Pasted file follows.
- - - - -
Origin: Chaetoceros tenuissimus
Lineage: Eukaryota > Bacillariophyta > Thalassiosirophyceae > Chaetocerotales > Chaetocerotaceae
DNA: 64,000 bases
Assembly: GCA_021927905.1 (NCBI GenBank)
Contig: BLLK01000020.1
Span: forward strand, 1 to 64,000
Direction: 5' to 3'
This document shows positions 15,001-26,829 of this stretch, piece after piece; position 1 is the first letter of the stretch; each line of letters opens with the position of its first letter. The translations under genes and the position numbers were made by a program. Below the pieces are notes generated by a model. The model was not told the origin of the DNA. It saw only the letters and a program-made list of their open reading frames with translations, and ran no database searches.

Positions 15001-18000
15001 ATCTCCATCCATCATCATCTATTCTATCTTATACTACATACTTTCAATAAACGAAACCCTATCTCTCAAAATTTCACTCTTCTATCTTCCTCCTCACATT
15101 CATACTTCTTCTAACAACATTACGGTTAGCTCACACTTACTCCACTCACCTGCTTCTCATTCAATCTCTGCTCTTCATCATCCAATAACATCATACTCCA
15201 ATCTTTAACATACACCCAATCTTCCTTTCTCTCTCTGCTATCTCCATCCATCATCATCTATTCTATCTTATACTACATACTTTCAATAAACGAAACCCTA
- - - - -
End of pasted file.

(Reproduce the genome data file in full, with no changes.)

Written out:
Origin: Chaetoceros tenuissimus
Lineage: Eukaryota > Bacillariophyta > Thalassiosirophyceae > Chaetocerotales > Chaetocerotaceae
DNA: 64,000 bases
Assembly: GCA_021927905.1 (NCBI GenBank)
Contig: BLLK01000020.1
Span: forward strand, 1 to 64,000
Direction: 5' to 3'
This document shows positions 15,001-26,829 of this stretch, piece after piece; position 1 is the first letter of the stretch; each line of letters opens with the position of its first letter. The translations under genes and the position numbers were made by a program. Below the pieces are notes generated by a model. The model was not told the origin of the DNA. It saw only the letters and a program-made list of their open reading frames with translations, and ran no database searches.

Positions 15001-18000
15001 ATCTCCATCCATCATCATCTATTCTATCTTATACTACATACTTTCAATAAACGAAACCCTATCTCTCAAAATTTCACTCTTCTATCTTCCTCCTCACATT
15101 CATACTTCTTCTAACAACATTACGGTTAGCTCACACTTACTCCACTCACCTGCTTCTCATTCAATCTCTGCTCTTCATCATCCAATAACATCATACTCCA
15201 ATCTTTAACATACACCCAATCTTCCTTTCTCTCTCTGCTATCTCCATCCATCATCATCTATTCTATCTTATACTACATACTTTCAATAAACGAAACCCTA